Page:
“It’s not a crazy profitable industry, and it’s been slashed in half,” said Pamela Hinckley, president, and CEO of the Thomas Douglas Restaurant Kitchen’s bottom-line – since wage increases took effect at the start of the year.

“Those who build an experience and make people come out will prosper,” she said.

Thomas Douglas Restaurant Kitchen is made up of 12 full-service restaurants and three fast casuals, and they’ve all been impacted by the wage increase.

Hinckley said the restaurant group transitioned several properties at a time to have a service charge, after adjusting wages and implementing revenue share – a method restaurateurs use to balance tips between workers in the back and front of the house in restaurants – and commission payments.

According to Hinckley, labor costs for 2015 were 38 percent of sales, in 2016 were 45 percent of sales and labor costs year-to-date is at 46.8 percent.

A study by the University of Washington on the impact of Seattle, Washington’s minimum wage reports restaurants have increased the price of their goods and services by 62 percent, some added service charges, reduced the number of their employees, and a reported 11 percent left the city altogether.

Hinckley said she’s paying attention to how the industry is changing and what type of restaurants to open that’ll perform well. The restaurant group’s most profitable division is it’s two casual service style pizza restaurants.

“I’m not going to open too much more fine dining places,” said Hinckley laughing.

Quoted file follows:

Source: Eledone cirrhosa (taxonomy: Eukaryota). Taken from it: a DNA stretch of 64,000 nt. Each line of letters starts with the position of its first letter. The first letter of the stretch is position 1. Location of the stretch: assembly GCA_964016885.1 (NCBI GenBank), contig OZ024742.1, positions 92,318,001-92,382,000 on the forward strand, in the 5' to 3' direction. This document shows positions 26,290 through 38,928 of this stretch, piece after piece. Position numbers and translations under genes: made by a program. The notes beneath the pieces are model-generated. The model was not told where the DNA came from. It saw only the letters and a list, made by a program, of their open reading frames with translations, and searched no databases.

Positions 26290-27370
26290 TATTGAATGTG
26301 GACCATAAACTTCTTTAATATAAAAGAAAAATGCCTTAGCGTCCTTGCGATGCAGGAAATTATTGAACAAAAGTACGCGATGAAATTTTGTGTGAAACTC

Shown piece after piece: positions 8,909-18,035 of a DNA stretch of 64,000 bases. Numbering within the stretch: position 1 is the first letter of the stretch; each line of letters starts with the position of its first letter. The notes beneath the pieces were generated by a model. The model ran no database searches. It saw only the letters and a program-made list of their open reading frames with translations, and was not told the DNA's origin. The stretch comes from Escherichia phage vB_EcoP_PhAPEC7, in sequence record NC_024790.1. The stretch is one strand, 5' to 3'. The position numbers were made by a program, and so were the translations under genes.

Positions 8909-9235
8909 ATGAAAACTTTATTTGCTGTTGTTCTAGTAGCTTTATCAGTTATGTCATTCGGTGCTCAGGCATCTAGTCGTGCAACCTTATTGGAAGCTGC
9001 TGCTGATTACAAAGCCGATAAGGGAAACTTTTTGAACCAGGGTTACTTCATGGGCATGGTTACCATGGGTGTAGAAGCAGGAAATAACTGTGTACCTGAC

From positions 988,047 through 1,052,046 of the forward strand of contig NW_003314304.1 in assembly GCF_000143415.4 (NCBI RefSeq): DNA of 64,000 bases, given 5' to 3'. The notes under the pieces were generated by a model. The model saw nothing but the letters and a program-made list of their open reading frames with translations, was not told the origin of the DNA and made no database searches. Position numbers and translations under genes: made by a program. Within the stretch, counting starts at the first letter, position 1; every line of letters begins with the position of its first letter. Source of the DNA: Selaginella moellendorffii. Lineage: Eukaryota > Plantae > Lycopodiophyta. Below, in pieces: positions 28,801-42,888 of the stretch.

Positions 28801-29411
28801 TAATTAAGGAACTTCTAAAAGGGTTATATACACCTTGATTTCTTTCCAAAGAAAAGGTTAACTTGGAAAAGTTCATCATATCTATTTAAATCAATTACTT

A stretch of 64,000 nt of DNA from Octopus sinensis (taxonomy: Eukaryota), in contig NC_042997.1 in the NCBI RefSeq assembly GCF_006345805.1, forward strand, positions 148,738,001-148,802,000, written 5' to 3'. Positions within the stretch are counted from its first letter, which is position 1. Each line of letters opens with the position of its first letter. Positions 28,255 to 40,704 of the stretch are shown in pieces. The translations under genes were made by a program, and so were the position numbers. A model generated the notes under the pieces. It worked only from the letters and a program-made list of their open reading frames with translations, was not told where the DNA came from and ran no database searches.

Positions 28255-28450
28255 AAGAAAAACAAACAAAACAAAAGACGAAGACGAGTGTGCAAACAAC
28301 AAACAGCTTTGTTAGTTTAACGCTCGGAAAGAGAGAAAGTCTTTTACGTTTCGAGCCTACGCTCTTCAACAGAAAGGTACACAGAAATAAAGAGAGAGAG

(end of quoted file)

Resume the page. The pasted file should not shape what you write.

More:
Plus, casual dining is not as attractive to consumers and has been on a decline since 2009. Families made nearly 16 billion visits to casual dining restaurants in 2008, according to Bonnie Riggs, a food industry analyst for the research group NPD. In 2016, they made 14.5 billion.

These restaurants have lost their approach, their mojo,” said Schnaubelt. “They’re not providing the type of guest service, and experience consumers want to have for their dollar, so they go elsewhere.”

Full-service dining is getting hit the hardest as a result of the level-off of consumer traffic. In April, traffic at casual dining chains fell 2.4 percent, according to the new Knapp-Track Index for occasional dining same-store sales. Record numbers for the casual dining segment of the restaurant industry have not made a strong comeback since the economic recession in 2008.

In addition to shifts in the restaurant industry, changing consumer eating habits could put restaurants in a dire situation. Options like having meal kits delivered at home could mean consumers spend even less money at restaurants.

One such business which delivers in-home meal kits, Blue Apron, is now worth $2 billion, says Goldin.

Restaurateurs like Hinckley remain hopeful restaurants will hold up in the changing tide of the industry.

“There’s going to be some hard times and market adjustment,” she said. “We have to double down and work harder.”